A graduate student asked about distance metrics and metric clusters. Unfortunately, many IR textbooks either ignore the subject or provide abstract explanations, hard to grasp by first-year students.

This post might help graduate students and casual readers to grasp the concept.

Terms that appear closer together in a document are assumed more related than those that appear far apart in the same document. To capture this notion of relatedness, metric clusters have been proposed.

The distance between any two words, A and B, in a document is defined by the absolute difference of the positions of any occurrence of A and B:

d(A, B) = | p(A) – p(B) |

This difference is taken for the number of words between the terms. Such distance can be computed before or after filtration–the removal of stop words.

A metric weight, mw, is therefore defined as the inverse of this distance; i.e.

mw = 1/d(A, B)

This is one way of estimating the dispersion between any two words and the distribution of these in a document.

For instance, if A appears once and B appears three times in a document, calculating the metric weight of A reduces to computing the following quantities:

mw(A) = 1/d(A1, B1) + 1/d(A1, B2) + 1/d(A1, B3)

mw(A) = 1/| p(A1) – p(B1) | + 1/| p(A1) – p(B2) | + 1/| p(A1) – p(B3) |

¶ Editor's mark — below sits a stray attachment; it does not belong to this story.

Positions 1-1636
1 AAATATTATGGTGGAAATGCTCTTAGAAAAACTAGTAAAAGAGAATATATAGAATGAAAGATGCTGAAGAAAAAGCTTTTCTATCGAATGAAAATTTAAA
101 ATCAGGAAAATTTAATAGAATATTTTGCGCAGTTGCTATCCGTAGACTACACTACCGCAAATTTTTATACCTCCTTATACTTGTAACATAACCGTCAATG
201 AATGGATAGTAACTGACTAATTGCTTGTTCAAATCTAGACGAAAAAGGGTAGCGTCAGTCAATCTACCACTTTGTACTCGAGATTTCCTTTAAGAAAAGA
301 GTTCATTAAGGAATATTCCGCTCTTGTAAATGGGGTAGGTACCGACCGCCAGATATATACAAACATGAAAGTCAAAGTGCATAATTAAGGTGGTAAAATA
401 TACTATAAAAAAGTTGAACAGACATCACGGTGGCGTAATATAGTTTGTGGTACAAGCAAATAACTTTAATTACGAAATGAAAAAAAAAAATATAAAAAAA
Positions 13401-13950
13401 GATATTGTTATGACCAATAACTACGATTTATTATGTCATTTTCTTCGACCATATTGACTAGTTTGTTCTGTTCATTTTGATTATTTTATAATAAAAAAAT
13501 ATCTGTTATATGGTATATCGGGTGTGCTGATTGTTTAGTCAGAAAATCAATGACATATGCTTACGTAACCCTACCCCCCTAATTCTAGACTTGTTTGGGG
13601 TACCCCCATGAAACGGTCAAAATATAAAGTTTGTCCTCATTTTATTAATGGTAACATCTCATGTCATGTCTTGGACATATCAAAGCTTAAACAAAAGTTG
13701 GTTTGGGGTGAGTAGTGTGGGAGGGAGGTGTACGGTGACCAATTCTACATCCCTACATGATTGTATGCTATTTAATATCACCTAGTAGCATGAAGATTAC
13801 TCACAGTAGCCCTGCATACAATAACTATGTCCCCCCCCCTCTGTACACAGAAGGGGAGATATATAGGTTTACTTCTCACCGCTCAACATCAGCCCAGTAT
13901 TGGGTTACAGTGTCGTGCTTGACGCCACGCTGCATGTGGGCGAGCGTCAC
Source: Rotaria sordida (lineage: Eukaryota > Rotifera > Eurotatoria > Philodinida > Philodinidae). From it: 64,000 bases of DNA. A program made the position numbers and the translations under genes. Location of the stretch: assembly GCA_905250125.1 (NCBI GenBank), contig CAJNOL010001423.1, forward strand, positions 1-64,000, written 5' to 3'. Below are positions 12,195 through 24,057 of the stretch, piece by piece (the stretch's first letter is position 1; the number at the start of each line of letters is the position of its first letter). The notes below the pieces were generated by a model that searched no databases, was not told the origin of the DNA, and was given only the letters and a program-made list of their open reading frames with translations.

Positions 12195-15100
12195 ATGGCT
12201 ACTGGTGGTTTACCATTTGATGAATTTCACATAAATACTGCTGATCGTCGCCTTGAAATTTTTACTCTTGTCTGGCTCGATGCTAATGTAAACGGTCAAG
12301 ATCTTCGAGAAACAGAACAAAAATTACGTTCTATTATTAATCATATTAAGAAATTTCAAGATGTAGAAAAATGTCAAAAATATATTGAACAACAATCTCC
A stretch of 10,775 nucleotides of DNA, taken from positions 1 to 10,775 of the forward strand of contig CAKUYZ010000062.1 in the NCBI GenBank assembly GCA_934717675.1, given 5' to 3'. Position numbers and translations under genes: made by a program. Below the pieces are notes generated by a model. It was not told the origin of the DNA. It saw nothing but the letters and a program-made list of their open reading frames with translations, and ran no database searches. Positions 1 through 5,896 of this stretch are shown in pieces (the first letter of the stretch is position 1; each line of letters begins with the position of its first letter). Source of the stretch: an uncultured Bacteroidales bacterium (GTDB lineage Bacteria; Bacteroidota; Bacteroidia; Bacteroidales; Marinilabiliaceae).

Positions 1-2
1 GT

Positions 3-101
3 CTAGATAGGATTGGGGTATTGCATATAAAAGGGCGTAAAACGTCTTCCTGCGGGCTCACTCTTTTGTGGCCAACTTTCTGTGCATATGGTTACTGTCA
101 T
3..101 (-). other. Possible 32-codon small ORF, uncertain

The subscripts in this summation refer to the different instances of the terms. Thus, mw considers the frequency of occurrence, position, and distance between the terms.

When a word appears several times in a document, its metric weight is a combination of the weight associated to each instance. For instance, if A appears twice and B appears three times in a document

mw(A1) = 1/d(A1, B1) + 1/d(A1, B2) + 1/d(A1, B3)

mw(A2) = 1/d(A2, B1) + 1/d(A2, B2) + 1/d(A2, B3)

mw(A) = mw(A1) + mw(A2)

This actually is a double summation.

Some have argued to average these.

What applies to words also applies to stems. One just needs to identify sets of words with common stems.

Once metric weights are computed, a term-term co-weight matrix is constructed and clusters are identified by applying standard clustering techniques. These are the so-called metric clusters.

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E. Garcia

said:I have renamed the title of this post

Metric Clusters 1since tomorrow I will publish part two.